PhD defence Silas Nyboe Ørting
Assessing emphysema in CT scans of the lungs using machine learning, crowdsourcing and visual similarity.
Date: 26 April 2019, at 13.15
Place: Auditorium 04 – HCØ, Universitetsparken 5, 2100 Kbh. Ø
Emphysema is a pathology in chronic obstructive pulmonary disease (COPD) characterized by destruction of lung tissue. The extent and appearance of emphysema can be assessed in CT scans of the lungs. Current recommendations for assessing emphysema in CT scans is to use a combination of densitometry and visual assessment.
Current densitometry methods are vulnerable to variation in scanners, scan protocols and software implementations, and cannot characterize emphysema patterns. Visual assessment requires expert knowledge, is time-consuming and commonly only provides semi-quantitative estimates of emphysema extent.
Machine learning methods that learn from visual assessment could combine the benefits of densitometry and visual assessment, to provide fully automated assessment of emphysema extent and patterns. One of the main issues when applying supervised machine learning in medical image analysis is obtaining labels.
This thesis investigates three approaches to reducing the need for labels when training machine learning methods to assess emphysema: weakly supervised learning, crowdsourcing and learning from visual similarity. Weakly supervised machine learning aims at learning from global labels instead of local labels, for example learning from image labels instead of pixel labels. The thesis investigates emphysema detection and quantification within two weakly supervised learning settings, multiple instance learning, where labels are binary, and learning with label proportions, where labels are proportions. Crowdsourcing aims at reducing labeling costs by replacing expert annotators with non-experts.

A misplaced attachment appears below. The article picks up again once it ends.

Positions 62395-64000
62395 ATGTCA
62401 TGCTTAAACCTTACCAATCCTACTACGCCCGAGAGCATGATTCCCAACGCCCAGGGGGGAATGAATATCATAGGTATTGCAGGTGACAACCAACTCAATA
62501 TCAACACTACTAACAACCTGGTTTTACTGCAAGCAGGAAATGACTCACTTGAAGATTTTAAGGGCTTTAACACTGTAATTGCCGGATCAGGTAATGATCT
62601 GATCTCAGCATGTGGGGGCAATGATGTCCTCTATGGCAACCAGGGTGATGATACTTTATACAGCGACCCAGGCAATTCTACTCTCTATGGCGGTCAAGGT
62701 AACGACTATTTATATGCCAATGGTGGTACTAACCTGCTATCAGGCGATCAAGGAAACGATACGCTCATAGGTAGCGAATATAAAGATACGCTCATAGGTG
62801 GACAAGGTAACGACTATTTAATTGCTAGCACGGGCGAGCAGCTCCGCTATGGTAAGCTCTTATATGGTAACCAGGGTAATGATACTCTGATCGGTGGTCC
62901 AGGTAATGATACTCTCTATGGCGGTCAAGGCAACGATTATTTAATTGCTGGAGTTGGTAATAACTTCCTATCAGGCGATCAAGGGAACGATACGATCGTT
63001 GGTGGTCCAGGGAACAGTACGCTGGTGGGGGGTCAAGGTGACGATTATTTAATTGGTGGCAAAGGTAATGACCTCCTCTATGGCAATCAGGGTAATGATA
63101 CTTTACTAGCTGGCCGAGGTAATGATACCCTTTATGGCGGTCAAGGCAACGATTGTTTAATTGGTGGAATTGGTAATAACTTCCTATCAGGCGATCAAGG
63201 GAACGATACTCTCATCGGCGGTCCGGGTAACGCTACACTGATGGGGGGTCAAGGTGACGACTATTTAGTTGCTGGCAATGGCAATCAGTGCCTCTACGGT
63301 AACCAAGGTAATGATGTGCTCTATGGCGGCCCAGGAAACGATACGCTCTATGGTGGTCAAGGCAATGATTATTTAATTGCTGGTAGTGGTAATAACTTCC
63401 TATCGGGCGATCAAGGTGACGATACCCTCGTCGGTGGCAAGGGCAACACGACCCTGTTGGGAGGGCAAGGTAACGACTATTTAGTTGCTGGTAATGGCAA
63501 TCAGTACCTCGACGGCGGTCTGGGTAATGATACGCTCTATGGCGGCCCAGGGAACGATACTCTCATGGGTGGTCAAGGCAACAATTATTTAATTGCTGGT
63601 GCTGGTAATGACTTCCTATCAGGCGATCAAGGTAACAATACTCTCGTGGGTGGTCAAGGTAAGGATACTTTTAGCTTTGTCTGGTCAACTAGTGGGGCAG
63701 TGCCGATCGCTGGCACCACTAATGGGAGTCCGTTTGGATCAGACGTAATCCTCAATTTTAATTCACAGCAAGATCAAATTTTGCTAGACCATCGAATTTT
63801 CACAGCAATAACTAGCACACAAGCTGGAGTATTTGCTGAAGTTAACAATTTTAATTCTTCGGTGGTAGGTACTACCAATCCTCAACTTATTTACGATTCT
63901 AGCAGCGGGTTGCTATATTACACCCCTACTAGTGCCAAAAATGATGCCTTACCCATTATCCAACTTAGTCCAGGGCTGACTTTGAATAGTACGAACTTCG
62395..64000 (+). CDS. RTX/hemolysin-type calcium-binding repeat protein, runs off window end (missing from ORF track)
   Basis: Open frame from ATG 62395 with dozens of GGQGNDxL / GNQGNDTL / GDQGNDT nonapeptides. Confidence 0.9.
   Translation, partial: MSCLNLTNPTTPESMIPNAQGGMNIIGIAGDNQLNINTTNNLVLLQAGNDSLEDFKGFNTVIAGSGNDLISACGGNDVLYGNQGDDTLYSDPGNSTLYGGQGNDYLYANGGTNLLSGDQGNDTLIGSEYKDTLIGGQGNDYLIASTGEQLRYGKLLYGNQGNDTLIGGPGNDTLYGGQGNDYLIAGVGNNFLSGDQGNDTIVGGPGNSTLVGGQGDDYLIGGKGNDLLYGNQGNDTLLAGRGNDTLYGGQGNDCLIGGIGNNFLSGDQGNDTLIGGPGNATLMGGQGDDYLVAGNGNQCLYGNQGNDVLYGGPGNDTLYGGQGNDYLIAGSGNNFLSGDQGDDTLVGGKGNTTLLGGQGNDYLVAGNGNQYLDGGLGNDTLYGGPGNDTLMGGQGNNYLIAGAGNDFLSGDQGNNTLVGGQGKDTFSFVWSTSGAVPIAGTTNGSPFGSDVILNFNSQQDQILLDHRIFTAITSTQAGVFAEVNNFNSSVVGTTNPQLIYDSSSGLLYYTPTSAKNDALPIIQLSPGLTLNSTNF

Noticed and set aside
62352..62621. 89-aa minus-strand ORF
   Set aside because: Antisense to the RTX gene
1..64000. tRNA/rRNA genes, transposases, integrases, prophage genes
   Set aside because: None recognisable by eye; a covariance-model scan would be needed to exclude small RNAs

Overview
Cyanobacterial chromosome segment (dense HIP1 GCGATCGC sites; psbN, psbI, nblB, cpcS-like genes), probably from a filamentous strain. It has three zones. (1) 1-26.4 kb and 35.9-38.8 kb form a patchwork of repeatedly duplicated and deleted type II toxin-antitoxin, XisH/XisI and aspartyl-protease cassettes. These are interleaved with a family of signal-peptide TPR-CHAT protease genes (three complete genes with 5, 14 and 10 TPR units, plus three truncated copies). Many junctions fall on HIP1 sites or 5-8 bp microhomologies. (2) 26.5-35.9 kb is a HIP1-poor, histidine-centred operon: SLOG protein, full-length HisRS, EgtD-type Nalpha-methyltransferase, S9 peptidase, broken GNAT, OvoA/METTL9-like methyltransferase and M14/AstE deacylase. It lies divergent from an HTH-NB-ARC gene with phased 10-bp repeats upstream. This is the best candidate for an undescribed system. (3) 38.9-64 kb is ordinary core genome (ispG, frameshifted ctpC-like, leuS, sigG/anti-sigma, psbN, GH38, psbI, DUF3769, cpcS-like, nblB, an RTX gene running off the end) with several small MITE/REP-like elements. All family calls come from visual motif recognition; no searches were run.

The thesis provides a survey of how crowdsourcing is used in medical imaging, as well as an investigation into how emphysema assessment can be framed as a task that can be solved by non-expert crowd workers. Learning from visual similarity aims at learning representations from relative comparisons of images. The thesis investigates how visual similarity assessments can be obtained and used for training convolutional neural networks to learn representations of chest CT scans.
Associate Professor, Erik Dam,Department of Computer Science, University of Copenhagen (Head of committee)
Associate Professor, Elsa Angelini, Imperial College London
Associate Professor, Georg Langs, Medical University of Vienna
Professor Marleen de Bruijne, Department of Computer Science, University of Copenhagen
Assistant Professor, Jens Petersen, Department of Computer Science, University of Copenhagen
For an electronic copy of the thesis, please contact email@example.com